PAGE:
'Iran charges slain man's family $3,000 for bullets that killed him'
Defeated candidate Karoubi calls nationwide memorial for victims, despite ban on public mourning.
The family of an Iranian man killed in a demonstration against the country's contested presidential election has been ordered to pay the equivalent of $3,000 for the bullets that took his life, according to The Wall Street Journal.
Kaveh Alipour, 19, was shot in the head in downtown Tehran on Saturday during one of the most violent clashes between protesters and security forces since the riots began last week.
Iranian authorities later told the family they would not turn over the slain man's body for burial until they received compensation for the bullets security forces used to shoot him.
Officials finally surrendered the request after the family argued it did not have that much money in possession, but said that the man could not be buried within the city limits.
Iranian authorities, meanwhile, have found another way to combat the opposition movement demonstrating against the contested presidential elections, besides making threats and firing live rounds at protesters.
All mosques in Tehran have been prohibited from holding memorials or publicly mourning the deaths of the riot victims, it emerged on Monday. According to official count in Tehran, 17 people have been killed in more than a week of demonstrations.
Nevertheless, Iran's defeated moderate candidate Mehdi Karoubi has called on Iranians to hold mourning ceremonies on Thursday for killed protesters, an aide told Reuters on Tuesday.
"Karoubi calls on Iranians around the country to hold ceremonies on Thursday to remember those at protests," said Issa Saharkhiz.
Demonstrators have been gathering almost daily in Tehran since authorities said incumbent President Ahmadinejad had easily defeated challenger Mir Hossein Mousavi in the June 12 vote.
An amateur video released on Saturday capturing the violent death of a young woman has become the iconic image of the country's opposition movement and unleashed a flood of outrage at the regime's crackdown.
The footage, less than a minute long, appears to capture 27-year-old Neda Agha-Soltan's lying in the street, blood streaming from her nose and mouth moments after she was shot at a protest. The image is a powerful example of citizens' ability to document events inside Iran despite government restrictions on foreign media and Internet and phone lines.
Warning: This video contains scenes of graphic violence
Her fiance, Caspian Makan, told BBC Persian TV about the circumstances of Neda's death, saying that "She was near the area, a few streets away, from where the main protests were taking place, near the Amir-Abad area. She was with her music teacher, sitting in a car and stuck in traffic."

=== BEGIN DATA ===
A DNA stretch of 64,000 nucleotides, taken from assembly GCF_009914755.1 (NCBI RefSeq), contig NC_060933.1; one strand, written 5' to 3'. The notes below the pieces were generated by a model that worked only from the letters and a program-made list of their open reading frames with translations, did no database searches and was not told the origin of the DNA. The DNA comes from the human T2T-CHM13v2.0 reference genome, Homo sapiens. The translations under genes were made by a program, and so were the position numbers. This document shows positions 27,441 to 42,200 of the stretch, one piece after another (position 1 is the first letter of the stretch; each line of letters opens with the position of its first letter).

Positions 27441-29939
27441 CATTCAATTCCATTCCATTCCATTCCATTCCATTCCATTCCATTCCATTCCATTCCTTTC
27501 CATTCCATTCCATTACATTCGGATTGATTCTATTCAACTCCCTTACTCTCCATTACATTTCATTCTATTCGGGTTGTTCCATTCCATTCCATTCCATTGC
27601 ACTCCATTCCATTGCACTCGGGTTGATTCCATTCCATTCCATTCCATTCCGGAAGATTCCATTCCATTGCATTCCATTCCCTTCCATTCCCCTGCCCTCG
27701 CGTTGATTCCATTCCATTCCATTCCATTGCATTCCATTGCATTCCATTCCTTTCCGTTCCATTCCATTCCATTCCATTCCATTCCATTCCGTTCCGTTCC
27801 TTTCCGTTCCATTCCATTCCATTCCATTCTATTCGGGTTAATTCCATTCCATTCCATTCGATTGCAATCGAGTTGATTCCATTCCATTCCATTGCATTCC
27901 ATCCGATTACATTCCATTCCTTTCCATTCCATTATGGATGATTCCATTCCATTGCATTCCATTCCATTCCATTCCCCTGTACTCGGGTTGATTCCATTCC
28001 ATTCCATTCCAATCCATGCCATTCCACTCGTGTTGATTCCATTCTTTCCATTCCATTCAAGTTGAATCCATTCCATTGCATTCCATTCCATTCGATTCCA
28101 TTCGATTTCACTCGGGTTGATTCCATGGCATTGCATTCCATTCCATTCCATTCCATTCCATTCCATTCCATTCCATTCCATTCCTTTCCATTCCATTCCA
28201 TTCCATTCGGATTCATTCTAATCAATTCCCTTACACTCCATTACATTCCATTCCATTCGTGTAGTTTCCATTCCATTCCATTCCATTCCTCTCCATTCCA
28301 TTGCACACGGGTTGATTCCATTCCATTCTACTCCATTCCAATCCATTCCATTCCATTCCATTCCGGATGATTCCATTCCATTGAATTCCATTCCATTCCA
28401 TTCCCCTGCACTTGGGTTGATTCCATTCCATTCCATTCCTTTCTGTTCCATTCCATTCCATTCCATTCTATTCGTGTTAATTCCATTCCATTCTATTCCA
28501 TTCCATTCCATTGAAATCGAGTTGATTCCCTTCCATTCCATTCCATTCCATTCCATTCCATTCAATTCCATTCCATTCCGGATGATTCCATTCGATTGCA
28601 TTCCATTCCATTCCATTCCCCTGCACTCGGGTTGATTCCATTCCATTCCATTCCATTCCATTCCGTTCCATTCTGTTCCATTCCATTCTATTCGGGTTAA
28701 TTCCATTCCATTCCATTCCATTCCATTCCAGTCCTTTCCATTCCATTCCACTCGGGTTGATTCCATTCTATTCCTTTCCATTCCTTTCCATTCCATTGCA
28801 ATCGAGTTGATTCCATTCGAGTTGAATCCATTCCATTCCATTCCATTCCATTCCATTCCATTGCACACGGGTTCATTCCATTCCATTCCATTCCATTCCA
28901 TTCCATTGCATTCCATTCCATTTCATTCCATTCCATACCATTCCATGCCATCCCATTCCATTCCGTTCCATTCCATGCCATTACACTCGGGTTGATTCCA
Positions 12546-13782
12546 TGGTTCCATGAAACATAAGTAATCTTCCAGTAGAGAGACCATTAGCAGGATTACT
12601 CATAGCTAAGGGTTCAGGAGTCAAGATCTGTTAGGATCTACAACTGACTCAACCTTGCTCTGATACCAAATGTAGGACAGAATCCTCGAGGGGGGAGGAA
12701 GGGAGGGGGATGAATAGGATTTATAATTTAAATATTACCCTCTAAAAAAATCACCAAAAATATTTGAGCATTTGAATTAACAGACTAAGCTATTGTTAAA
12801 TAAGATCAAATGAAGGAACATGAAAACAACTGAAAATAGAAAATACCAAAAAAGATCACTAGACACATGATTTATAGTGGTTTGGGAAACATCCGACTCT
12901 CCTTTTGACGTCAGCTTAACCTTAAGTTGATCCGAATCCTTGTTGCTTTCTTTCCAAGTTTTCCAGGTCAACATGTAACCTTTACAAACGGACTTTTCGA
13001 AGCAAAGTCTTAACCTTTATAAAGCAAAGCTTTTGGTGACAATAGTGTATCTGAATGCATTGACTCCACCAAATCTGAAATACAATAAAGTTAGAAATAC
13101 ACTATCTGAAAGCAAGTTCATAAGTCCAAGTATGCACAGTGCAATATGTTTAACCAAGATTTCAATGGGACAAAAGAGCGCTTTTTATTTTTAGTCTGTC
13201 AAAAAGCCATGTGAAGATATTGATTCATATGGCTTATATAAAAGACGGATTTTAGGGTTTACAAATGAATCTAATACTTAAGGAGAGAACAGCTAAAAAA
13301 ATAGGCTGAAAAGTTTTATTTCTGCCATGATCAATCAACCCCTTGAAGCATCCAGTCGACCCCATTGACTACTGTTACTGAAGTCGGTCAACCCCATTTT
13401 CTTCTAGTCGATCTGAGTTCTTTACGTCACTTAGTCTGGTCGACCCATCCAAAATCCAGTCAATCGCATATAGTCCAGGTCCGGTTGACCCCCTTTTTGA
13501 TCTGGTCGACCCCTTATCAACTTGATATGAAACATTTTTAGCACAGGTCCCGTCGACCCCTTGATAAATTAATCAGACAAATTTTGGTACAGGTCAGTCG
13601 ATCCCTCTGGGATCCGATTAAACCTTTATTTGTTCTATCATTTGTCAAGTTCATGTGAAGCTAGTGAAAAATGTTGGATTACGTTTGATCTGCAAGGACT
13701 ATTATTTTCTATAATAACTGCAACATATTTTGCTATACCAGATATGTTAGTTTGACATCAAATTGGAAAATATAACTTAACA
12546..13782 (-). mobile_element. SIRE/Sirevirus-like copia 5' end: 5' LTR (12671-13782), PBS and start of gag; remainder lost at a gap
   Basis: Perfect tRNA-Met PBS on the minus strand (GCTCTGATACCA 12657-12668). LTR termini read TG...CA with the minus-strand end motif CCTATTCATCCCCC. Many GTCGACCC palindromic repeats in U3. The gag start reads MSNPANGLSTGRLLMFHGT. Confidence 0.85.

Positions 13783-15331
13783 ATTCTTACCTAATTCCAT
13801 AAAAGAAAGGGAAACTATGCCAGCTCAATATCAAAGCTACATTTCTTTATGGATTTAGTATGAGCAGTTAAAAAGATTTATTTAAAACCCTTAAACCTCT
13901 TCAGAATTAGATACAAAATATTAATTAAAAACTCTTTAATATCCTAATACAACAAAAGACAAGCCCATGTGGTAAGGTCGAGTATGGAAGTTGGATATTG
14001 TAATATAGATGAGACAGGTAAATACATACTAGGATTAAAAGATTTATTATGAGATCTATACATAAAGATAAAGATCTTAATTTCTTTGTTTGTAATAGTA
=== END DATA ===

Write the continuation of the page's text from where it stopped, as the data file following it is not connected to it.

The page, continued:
"The authorities are aware that everybody in Iran and throughout the whole world knows about her story. So that's why they didn't want a memorial service. They were afraid that lots people could turn up at the event. So as things stand now, we are not allowed to hold any gatherings to remember Neda," he added.
The limits imposed amid the unrest over the disputed election make details of the woman's life and events immediately preceding her apparent death difficult to confirm. But clips of the woman being called Neda are among the most viewed items on YouTube - with untold numbers of people passing along the amateur videos through social networks and watching them on television.
The images entered wide circulation Saturday when two distinct videos purporting to show her death appeared separately on YouTube and Facebook.
They show people trying desperately to treat the woman, who is clad in blue jeans, white sneakers, a black jacket and the headscarf required by Iran's Islamic dress code. Her eyes roll back and blood squirts from her nose, pouring across her face as those trying to help her scream.
"Don't be afraid, don't be afraid, don't be afraid, Neda dear, don't be afraid," a white-haired man in a striped shirt repeats throughout the longer of the videos, his voice escalating throughout.
People posting the video say the woman was shot by a member of the pro-government Basij militia. That information could not be independently verified: Reporters for foreign news organizations have been barred from reporting on the streets of Tehran, and the Iranian government has not released any information about her death.
An acquaintance of her family said Neda worked part-time at a travel agency in Iran and that the government barred the family from holding a public funeral Monday. The acquaintance spoke on condition of anonymity because she feared government reprisal. The Iranian government has banned all public gatherings, though there was no specific information about funerals for those killed in recent clashes.
Although the Iranian government has blocked many Web sites including Facebook and has jammed satellite television signals, the videos of the woman's death have been circulating inside the country. People have used anti-filtering software to download them. Some Iranians have uploaded the footage to their cell phones and used Bluetooth technology to share it.
The bloody imagery alone could have an important impact on public opinion in Iran, where the idea of martyrdom resonates deeply among a populace steeped in the stories and imagery of Shiite Islam, a faith founded on the idea of self-sacrifice in the cause of justice.
The deaths of protesters during the 1979 Islamic Revolution fueled a cycle of mourning marches that contributed to the overthrow of the U.S.-backed dictator, Shah Reza Pahlavi.
Thousands of people inside and outside Iran have written online tributes to the woman, many condemning the government and praising her as a martyr. Some posted photos of a gently smiling woman they said was Neda, some calling her Iran's Joan of Arc.